Remakes are almost always a hard feat to pull off, but when you’re remaking something as timeless and truly classic as West Side Story, you’ll be met with a hell of a lot of expectations before the work is even released. However, if there was anyone to ever tell the story again in a proper way, it would without a doubt be Steven Spielberg. The man has made a film from just about every genre you could imagine, but has somehow never made a musical before. And from the moment that West Side Story kicks off, you can tell how badly he’s wanted to and how much the source material means to him.
The film follows almost the same exact plot of the original – Tony falls in love with Maria, which causes a lot of conflict that sets the currents of the movie to take off. And it’s easy for these elements, no matter how timeless they feel, to be bogged down by the legacy of it all. But Steven Spielberg not only manages to make all of these plot elements feel fresh, but also innovative and somehow timely despite it taking place so long ago.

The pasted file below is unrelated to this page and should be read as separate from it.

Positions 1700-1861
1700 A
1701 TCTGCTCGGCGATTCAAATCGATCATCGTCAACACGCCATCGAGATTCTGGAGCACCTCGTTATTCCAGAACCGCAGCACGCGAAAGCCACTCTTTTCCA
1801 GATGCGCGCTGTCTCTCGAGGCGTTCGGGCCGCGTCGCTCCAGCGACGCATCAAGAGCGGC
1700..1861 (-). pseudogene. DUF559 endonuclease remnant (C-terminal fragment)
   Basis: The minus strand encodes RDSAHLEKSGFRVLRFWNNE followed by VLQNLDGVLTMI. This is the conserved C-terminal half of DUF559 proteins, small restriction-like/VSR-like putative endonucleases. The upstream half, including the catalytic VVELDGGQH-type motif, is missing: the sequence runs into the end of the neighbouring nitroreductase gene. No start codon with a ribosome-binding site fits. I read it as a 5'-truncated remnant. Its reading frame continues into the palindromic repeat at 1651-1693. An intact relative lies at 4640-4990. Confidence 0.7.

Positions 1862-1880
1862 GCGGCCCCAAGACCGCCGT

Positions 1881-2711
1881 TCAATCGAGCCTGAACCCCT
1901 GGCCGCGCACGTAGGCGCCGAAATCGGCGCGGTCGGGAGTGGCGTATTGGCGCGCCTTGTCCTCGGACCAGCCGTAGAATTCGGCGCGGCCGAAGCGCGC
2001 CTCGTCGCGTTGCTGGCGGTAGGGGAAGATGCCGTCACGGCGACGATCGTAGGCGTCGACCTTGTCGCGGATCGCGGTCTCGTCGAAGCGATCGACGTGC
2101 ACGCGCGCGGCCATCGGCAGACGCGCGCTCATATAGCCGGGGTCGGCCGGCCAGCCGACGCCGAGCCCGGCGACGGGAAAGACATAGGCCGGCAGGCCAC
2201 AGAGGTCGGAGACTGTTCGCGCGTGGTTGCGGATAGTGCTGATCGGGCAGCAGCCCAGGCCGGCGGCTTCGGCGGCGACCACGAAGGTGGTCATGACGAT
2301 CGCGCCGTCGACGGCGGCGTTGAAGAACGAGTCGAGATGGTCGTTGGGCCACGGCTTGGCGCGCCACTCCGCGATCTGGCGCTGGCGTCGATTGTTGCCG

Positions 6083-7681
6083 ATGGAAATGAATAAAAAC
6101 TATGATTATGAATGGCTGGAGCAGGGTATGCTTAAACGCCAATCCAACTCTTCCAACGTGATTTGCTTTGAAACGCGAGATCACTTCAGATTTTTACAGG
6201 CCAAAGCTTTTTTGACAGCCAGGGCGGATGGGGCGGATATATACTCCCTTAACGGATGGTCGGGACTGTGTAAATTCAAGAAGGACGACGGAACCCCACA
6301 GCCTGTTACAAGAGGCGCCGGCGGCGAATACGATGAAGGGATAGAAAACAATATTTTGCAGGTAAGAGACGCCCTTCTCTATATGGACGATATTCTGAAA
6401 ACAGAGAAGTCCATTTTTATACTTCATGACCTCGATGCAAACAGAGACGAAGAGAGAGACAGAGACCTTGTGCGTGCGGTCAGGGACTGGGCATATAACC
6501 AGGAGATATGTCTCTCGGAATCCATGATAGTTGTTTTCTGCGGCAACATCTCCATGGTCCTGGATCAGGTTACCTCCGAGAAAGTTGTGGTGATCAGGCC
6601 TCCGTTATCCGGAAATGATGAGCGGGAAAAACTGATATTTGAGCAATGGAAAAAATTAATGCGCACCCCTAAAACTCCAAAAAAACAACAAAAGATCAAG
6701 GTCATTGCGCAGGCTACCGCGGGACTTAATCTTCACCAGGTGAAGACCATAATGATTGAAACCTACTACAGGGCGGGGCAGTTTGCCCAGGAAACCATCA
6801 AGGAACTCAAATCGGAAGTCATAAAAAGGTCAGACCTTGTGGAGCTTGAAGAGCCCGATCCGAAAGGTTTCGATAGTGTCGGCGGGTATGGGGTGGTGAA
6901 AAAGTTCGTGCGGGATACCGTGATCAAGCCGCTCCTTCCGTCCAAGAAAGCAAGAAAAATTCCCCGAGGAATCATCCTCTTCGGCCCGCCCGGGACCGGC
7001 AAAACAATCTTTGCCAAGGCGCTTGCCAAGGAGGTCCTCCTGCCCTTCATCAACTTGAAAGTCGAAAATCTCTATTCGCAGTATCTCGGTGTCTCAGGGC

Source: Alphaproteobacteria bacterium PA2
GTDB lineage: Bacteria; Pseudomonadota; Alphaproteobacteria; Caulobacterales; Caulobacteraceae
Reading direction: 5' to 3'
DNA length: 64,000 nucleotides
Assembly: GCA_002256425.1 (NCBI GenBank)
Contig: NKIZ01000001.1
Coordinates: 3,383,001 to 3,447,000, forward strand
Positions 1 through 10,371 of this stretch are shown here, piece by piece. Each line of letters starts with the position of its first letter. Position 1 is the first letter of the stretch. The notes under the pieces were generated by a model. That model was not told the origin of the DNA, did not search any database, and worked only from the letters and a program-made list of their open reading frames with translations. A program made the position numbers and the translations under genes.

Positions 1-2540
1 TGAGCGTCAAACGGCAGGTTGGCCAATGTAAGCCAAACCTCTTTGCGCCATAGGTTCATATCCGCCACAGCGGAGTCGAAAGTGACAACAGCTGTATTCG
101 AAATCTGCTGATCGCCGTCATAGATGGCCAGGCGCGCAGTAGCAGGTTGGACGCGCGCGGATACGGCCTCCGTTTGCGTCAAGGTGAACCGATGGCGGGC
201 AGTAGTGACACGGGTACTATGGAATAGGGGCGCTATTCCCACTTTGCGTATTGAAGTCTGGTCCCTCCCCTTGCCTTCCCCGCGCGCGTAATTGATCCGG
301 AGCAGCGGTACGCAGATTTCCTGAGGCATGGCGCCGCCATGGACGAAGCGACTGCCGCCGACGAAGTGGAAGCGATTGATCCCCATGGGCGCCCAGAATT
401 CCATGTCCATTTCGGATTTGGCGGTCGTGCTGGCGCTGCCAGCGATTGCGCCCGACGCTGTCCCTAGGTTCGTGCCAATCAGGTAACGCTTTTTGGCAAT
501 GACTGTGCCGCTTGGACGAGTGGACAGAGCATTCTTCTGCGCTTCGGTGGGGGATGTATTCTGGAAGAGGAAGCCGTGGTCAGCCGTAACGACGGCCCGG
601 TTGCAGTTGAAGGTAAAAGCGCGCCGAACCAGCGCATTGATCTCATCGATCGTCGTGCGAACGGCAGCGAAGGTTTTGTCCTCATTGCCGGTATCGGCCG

The film also perfectly captures the aesthetic of a classic film, from the grain in the film to the color grading that just feels… authentic. But it also matches that aesthetic with a genuine energy and sense of modernization that surprised me quite a bit. This movie is a ton of fun and genuinely exhilarating to watch at points due to how mesmerizing the dance choreography is, how vibrant the colors are, and how infectious it is to hear these classical songs played with a new cast and sense of urgency and direction.
There are also a ton of amazing performances here, one of which is namely newcomer Rachel Zegler who plays Maria. It’s a true ensemble, but it’s surreal to see a true A Star is Born moment play out as you watch her acting debut. From the get-go, the film grabs hold of you with an incredible cast and just about the finest director to ever live and delivers a film that is… dare I say it, as good as the original?